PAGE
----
Keyshia Cole - Woman to Woman (2012)

Keyshia Cole
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For Keyshia Cole (Gibson), there’s a delicate balance that must be maintained: being in love and happy as a wife and mother, yet not forgetting the tortured tales of love gone wrong (and the ‘Mommie Dearest’-esque mayhem) that catapulted her to a larger audience in the first place. After cleaning house personally and professionally, Keyshia professed to going out of her way to create music that spoke to the hearts and souls of the ladies, a quality that her fans will gravitate to when they hear Woman to Woman, a collection of songs that are an equal mix of her present contentment and past turbulence and turmoil (the non-deluxe edition is the one that’s been reviewed).

For Keyshia Cole (Gibson), there’s a delicate balance that must be maintained: being in love and happy as a wife and mother, yet not forgetting the tortured tales of love gone wrong (and the ‘Mommie Dearest’-esque mayhem) that catapulted her to a larger audience in the first place. After cleaning house personally and professionally, Keyshia professed to going out of her way to create music that spoke to the hearts and souls of the ladies, a quality that her fans will gravitate to when they hear Woman to Woman, a collection of songs that are an equal mix of her present contentment and past turbulence and turmoil (the non-deluxe edition is the one that’s been reviewed).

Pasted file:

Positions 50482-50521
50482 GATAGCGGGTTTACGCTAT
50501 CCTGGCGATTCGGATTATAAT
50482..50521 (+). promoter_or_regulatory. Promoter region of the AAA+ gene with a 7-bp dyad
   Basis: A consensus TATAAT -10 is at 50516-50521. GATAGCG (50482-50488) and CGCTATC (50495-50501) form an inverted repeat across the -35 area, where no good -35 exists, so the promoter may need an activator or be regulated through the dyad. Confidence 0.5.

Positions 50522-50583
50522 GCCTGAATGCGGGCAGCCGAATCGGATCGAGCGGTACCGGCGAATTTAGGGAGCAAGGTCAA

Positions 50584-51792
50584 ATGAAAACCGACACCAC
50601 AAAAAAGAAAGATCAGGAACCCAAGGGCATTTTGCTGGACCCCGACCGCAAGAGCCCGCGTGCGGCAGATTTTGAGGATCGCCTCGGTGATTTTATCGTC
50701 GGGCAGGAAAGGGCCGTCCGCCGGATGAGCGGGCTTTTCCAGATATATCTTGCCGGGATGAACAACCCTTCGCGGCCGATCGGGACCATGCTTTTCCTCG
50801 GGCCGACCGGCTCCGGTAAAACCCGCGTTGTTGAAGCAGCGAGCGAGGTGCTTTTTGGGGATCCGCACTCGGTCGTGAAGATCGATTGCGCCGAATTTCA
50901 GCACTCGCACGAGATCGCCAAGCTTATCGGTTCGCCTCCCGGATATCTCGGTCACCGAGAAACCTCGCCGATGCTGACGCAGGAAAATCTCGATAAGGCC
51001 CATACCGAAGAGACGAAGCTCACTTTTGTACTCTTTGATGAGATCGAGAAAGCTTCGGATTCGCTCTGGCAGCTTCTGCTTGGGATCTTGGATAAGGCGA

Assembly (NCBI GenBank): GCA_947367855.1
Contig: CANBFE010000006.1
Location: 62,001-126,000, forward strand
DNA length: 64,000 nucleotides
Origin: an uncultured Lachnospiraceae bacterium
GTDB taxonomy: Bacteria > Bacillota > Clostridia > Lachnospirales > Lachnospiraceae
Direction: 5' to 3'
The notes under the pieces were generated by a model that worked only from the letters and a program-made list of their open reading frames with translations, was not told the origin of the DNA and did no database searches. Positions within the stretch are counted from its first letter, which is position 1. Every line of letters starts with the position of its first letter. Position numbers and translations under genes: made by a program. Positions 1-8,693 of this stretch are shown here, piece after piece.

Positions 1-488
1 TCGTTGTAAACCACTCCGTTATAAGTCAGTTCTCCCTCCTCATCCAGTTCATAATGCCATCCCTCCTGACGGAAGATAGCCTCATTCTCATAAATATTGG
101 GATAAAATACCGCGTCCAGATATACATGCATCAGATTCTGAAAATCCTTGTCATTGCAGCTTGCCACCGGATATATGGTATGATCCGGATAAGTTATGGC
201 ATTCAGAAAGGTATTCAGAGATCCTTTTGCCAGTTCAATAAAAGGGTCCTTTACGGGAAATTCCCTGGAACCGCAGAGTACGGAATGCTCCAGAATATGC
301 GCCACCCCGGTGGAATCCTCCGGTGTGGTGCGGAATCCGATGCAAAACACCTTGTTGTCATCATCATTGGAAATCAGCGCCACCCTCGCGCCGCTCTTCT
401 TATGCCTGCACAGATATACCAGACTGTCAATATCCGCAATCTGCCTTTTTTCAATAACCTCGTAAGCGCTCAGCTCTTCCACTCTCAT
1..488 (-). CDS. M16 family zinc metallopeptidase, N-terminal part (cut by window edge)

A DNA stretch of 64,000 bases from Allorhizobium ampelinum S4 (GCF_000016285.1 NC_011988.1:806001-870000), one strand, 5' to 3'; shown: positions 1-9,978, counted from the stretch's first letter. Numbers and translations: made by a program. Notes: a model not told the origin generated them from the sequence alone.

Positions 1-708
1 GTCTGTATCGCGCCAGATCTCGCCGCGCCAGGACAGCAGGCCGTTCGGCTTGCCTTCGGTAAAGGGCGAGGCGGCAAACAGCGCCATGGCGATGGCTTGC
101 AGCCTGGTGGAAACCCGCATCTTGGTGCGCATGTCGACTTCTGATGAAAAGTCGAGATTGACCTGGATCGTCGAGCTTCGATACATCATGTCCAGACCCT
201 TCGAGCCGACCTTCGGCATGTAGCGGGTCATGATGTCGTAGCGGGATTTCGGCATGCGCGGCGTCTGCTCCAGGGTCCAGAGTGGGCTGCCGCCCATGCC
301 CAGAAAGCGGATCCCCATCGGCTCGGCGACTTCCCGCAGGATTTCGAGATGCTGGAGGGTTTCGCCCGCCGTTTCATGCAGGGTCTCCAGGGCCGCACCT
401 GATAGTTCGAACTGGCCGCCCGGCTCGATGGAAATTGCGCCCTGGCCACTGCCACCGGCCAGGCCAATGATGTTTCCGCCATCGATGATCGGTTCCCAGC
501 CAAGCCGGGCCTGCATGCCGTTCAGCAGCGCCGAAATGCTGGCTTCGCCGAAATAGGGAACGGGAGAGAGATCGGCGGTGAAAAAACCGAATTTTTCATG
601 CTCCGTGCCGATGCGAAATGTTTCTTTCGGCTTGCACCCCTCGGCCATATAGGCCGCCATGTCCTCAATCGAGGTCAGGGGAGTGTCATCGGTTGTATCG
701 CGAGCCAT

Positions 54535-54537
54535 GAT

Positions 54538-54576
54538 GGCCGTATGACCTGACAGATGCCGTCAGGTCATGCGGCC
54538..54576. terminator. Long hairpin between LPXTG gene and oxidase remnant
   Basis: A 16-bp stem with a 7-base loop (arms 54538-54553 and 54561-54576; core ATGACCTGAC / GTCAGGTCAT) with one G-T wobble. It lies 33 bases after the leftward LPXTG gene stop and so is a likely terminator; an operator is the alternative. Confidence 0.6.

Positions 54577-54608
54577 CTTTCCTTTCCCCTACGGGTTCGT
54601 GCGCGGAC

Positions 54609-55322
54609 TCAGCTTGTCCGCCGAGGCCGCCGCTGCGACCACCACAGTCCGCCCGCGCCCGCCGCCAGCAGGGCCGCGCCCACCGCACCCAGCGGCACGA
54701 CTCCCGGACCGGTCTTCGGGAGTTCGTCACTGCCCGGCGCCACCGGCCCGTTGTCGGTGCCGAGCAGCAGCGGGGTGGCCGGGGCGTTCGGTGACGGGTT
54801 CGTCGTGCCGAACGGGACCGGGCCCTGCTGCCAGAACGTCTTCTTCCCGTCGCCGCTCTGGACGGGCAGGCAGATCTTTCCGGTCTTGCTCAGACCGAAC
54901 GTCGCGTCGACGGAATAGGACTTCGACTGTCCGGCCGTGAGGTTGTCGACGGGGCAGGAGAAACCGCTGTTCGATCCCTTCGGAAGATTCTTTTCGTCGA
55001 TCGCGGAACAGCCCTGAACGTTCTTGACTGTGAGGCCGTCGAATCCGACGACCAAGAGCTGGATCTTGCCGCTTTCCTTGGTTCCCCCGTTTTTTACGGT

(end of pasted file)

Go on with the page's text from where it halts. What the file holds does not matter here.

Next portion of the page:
The twelve tracks may feature a who’s-who of producers and performers (Dre & Vidal, Rodney “Darkchild” Jerkins, Bink!, to name a few) but Keyshia manages not to get overwhelmed by the menagerie and makes her voice the most distinctive (lyrically and vocally) of all. As co-writer of all songs, Ms. Cole touches on each and every aspect of relationships, whether she’s giddy about a new love (as heard in The Dream-produced, breathless mid-tempo, “Hey Sexy”), stepping to the unaware chick on the side about what she knew about the man and when  (“Woman To Woman,” featuring Ashanti) and even telling her boyfriend that his game is coming up short in the deceptively sugary-sounding “Get It Right”: “You don’t stroke it like you used to, do it like you used to, do it/Ain’t got me moanin’ like you used to, own it like you used to, own it.” Even the latest single, “Enough of No Love,” contains enough fire to eclipse the loopy Lil Wayne cameo (“Love is a b****, and b****es ain’t s***, and I’m ridin’ with a girl named Keyshia, smokin’ on Keyshia [???]…”) as she tells her soon-to-be-ex that she considered a less-than-ladylike exit, but would rather keep it movin’: “I admit that you almost had me, I admit I was almost crazy/had me thinkin’ bout’ callin’ that b**** to let her know where she could come meet me.”

But that doesn’t mean Keyshia is above handing out the pain every once in a while: she toggles between two loves before breaking down why one has heart over the other in “I Choose You” and telling an untruthful man that he’s going to lose it all in the haunting “Zero.” “Next Move,” a number about two people hesitant about moving forward or calling it quits, features a nearly non-discernible Robin Thicke, and “Wonderland” is a tender duet with Elijah Blake that renders her weak in the knees and all but offers a vulnerable Keyshia up on a platter.

Considering that this is her fifth CD in, it seems like Keyshia now knows the perfect formula when it comes to separating her contented Mrs. Gibson side from her angst-ridden struggling artist beginnings when she was fresh out of Oakland and allowing nearly every move to be dictated by the whims of her men.  Woman to Woman isn’t a flawless CD, but it’s among her best and delivers with the same resilience and raw energy that drew Keyshia’s faithful flock in the first place. Highly Recommended.

By Melody Charles

 

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